Obstacle race in the rainforest (Volunteering in Sg Lembing)

Very spontaneously I decided to go to the small village of Sungai Lembing. I had gotten the chance to help out at an obstacle race. I met with the organizers two days before the race, and we all spent a great amount of time and effort to get everything ready in time. With one of the organizers and another volunteer I build several obstacles, the most difficult being a set of „monkey bars” that we created from scaffolding and ladders on a riverbank.

Building an obstacle

After I had seen and tried all of the 25 or so obstacles on the 14km long uphill trail through the forest I was more than eager to participate in the race. But unfortunately my leg injury (from cycling) did not heal in time, so it would not have been wise to attempt the challenge. Instead I got the task of “wave management”, to control who would start at a certain time. With almost 600 participants starting at the same time it would have gotten very crowded at the obstacles, so we sent them out in waves, evenly distributed over more than one hour.

Participants signing up for the race

Runners in Sungai Lembing

When everyone was on their way we drove up to the finish line, where there were many more tasks to help out with. (The ice-water pool had to be filled, the sound system fixed, snacks prepared, and people needed their pictures taken…) Everyone was very appreciative, and I got to look behind the scenes of a professional running event, so even without running myself this turned out to be an amazing day!

Me crossing the ice water pool

While the organizers left the next morning I decided to stay for a few more days and I helped with dismantling the obstacles again.

Loading tires

Loading tires

I was invited by Faiz, the young manager of the Xcape adventure resort (one of the organizing parties of the event), to stay at his family’s home. So I got another unique experience of the Malay way of life; their food culture, and of course their generosity and immense hospitality.


Home in a muslim village

Here I realized once again that I really had to learn the local language since there was very little common ground in communications with Faiz’ family, but also most of the other people I met in the village. In the cities of Malaysia, getting around only with English usually works fine: With many different ethnicities around, English has become something of an official language. But in the countryside, where the population is mostly Malay (or Chinese, like here in Sungai Lembing) and international tourists are a rarity the situation is very different. Interestingly enough chances are higher to find people of the older generations speaking some English – due to Malaysia’s history under British rule…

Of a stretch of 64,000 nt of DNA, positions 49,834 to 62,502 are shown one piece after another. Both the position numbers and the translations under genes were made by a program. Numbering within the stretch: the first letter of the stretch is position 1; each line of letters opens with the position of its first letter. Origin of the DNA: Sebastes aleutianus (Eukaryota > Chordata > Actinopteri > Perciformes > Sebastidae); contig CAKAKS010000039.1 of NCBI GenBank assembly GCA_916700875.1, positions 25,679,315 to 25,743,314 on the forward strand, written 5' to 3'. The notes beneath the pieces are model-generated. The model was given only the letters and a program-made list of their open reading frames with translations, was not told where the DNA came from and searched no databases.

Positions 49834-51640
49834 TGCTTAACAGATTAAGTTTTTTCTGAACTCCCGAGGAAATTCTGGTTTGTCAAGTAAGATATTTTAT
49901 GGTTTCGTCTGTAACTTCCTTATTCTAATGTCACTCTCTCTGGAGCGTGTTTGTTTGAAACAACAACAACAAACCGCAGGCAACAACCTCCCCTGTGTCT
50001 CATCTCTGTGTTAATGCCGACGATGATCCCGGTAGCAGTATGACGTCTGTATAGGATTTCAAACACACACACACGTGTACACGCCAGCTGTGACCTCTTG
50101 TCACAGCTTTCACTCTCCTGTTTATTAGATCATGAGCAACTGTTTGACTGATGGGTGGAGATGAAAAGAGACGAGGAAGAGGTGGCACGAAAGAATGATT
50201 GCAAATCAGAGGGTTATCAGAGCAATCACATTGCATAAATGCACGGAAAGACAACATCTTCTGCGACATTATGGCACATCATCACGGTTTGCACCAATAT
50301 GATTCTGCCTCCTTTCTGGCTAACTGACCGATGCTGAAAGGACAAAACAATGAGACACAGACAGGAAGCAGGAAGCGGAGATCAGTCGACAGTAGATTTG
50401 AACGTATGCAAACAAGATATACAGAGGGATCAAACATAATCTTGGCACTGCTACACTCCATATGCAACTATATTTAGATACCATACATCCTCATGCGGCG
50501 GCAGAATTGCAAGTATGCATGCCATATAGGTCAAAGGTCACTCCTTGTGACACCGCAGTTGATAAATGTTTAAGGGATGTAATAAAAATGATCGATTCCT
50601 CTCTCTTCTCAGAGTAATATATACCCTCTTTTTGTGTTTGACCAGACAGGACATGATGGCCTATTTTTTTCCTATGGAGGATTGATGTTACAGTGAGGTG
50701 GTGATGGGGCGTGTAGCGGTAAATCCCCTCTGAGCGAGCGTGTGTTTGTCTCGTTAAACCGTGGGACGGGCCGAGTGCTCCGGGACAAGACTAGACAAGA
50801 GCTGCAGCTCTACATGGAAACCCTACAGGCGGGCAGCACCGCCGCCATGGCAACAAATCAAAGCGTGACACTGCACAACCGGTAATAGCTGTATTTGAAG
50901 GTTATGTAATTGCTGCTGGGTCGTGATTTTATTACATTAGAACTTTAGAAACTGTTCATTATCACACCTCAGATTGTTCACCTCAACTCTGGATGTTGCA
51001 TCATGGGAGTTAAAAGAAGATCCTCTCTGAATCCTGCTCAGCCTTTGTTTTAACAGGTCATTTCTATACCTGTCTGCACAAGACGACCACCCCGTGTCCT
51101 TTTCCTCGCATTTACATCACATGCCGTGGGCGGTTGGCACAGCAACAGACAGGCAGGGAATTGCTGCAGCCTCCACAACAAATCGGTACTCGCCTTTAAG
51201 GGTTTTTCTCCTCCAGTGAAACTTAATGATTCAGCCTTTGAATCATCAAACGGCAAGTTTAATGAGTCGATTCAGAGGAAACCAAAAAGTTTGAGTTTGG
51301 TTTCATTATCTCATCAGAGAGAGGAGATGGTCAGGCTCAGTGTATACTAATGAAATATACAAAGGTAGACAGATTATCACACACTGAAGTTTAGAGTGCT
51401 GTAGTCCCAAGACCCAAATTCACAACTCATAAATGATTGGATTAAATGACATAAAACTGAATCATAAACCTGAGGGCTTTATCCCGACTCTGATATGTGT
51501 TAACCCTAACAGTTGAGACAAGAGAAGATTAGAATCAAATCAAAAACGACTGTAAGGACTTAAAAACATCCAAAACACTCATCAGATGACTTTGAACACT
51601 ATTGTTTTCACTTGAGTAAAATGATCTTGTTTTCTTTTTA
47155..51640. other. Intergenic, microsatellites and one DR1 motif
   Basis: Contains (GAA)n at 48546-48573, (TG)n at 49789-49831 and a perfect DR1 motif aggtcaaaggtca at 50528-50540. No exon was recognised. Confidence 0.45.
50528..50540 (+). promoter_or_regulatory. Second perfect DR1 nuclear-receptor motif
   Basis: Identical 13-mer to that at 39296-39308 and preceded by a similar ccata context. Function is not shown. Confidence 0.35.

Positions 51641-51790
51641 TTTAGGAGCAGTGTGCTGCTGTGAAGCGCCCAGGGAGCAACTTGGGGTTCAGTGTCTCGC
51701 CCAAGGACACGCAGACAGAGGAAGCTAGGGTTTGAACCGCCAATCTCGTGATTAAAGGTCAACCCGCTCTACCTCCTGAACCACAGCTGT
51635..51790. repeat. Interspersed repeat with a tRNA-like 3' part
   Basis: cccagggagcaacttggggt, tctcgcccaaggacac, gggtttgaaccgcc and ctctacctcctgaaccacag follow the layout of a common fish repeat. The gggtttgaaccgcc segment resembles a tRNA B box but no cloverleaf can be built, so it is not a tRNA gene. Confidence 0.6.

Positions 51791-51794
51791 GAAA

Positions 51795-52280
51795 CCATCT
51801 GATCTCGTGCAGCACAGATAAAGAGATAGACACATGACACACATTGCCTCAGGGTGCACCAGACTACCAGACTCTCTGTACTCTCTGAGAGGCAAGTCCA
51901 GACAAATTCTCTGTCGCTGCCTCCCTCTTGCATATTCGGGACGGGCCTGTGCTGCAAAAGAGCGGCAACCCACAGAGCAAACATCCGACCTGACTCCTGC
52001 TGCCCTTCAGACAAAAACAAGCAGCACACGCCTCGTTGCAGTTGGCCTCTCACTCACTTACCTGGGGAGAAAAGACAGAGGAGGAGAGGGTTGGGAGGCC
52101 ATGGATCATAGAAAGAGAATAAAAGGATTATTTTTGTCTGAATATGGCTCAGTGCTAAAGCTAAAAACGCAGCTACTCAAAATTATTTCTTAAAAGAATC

Rainbow waterfall

Xcape resort

The last two days of my stay in the area I spent at the resort, helping and hanging out with the Indonesian workers, going hiking to a waterfall in the jungle, and camping at the riverside. After one week in Sungai Lembing my leg had recovered sufficiently and I decided to cycle on, although that meant leaving a wonderful place with even more wonderful people…

Sungai Lembing is a sleepy little village in the rainforest, about 40km north-west of Kuantan, in the east of peninsular Malaysia. It quickly becomes clear that it has been built by the British though, with the street layout being planned in advance and all the buildings built in a colonial style; sheet metal roofs on old wooden walls. One could feel that this peaceful place had lived past its prime, but had settled in a stable, pre-ghost-town state.

Sungai Lembing

Colonial architecture in Sungai Lembing

Before leaving I payed a visit to the local museum and learned that Sungai Lembing had once had one of the largest tin mines in the world. It had been called “Eldorado of the East” and was the wealthiest and most important town in the region, being home and workplace to ten times of today’s population. But with the mining industry gone, there is not much left, besides logging maybe, which explains the massive emigration from this otherwise beautiful and hospitable place. But it is starting to discover (local) tourism, so thing will probably be a lot different in a few years…

Leave a Reply

Your email address will not be published. Required fields are marked *